# Integer Factorization Software: PARI/GP, Mathematica, and SymPy

# Integer Factorization Software: PARI/GP, Mathematica, and SymPy

### We take a look at these three computations frameworks and see how they stack up against each other.

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Join For FreeIn my previous post, I showed how changing one bit of a semiprime (i.e. the product of two primes) creates an integer that can be factored much faster. I started writing that post using Python with SymPy, but moved to Mathematica because factoring took too long.

## SymPy vs. Mathematica

When I'm working in Python, SymPy lets me stay in Python. I'll often use SymPy for a task that Mathematica could do better just so I can stay in one environment. But sometimes efficiency is a problem.

SymPy is written in pure Python, for better and for worse. When it comes to factoring large integers, it's for worse. I tried factoring a 140-bit integer with SymPy, and killed the process after over an hour. Mathematica factored the same integer in 1/3 of a second.

## Mathematica vs. PARI/GP

The previous post factors 200-bit semiprimes. The first example, *N* = *pq* where

p = 1078376712338123201911958185123

q = 1126171711601272883728179081277

took 99.94 seconds to factor using Mathematica. A random sample of 13 products of 100-bit primes and they took an average of 99.1 seconds to factor.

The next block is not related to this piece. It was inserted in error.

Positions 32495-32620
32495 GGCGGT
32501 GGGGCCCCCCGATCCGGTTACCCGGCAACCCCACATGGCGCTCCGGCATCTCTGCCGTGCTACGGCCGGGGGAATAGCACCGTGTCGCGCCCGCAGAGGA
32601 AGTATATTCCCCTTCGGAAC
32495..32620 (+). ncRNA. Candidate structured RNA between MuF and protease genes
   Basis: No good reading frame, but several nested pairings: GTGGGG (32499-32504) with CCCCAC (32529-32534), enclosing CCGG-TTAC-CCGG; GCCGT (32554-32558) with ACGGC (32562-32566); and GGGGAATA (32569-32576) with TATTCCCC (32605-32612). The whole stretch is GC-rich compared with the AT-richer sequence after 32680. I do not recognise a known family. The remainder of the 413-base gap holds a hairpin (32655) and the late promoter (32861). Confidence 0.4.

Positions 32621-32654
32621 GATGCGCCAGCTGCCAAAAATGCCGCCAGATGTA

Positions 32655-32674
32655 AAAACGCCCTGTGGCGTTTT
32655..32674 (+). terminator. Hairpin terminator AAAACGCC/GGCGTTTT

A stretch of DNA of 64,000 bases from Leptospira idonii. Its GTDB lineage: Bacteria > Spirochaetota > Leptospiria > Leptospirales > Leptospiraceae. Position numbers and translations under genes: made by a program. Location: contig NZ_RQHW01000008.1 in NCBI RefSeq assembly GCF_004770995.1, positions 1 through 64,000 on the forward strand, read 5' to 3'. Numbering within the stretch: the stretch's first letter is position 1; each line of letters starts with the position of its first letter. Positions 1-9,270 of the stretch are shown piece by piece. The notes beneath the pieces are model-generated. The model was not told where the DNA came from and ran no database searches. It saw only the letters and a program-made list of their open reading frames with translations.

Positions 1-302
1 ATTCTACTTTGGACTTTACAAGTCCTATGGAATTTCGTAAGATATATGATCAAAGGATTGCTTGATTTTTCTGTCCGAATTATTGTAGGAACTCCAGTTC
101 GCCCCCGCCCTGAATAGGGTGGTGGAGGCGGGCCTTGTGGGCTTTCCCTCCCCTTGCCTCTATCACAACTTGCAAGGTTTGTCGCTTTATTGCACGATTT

Using PARI/GP, factoring the value of *N* above took 11.4 seconds to factor. I then generated a sample of 10 products of 100-bit primes and on average they took 10.4 seconds to factor using PARI/GP.

So in these examples, Mathematica is several orders of magnitude faster than SymPy, and PARI/GP is one order of magnitude faster than Mathematica.

It could be that the PARI/GP algorithms are relatively better at factoring semiprimes. To compare the efficiency of PARI/GP and Mathematica on non-semiprimes, I repeated the exercise in the previous post, flipping each bit of *N* one at a time and factoring.

This took 240.3 seconds with PARI/GP. The same code in Mathematica took 994.5 seconds. So in this example, PARI/GP is about 4 times faster where as for semiprimes it was 10 times faster.

## Python and PARI

There is a Python interface to PARI called `cypari2`

. It should offer the convenience of working in Python with the efficiency of PARI. Unfortunately, the installation failed on my computer. I think SageMath interfaces Python to PARI but I haven't tried it.

Published at DZone with permission of John Cook , DZone MVB. See the original article here.

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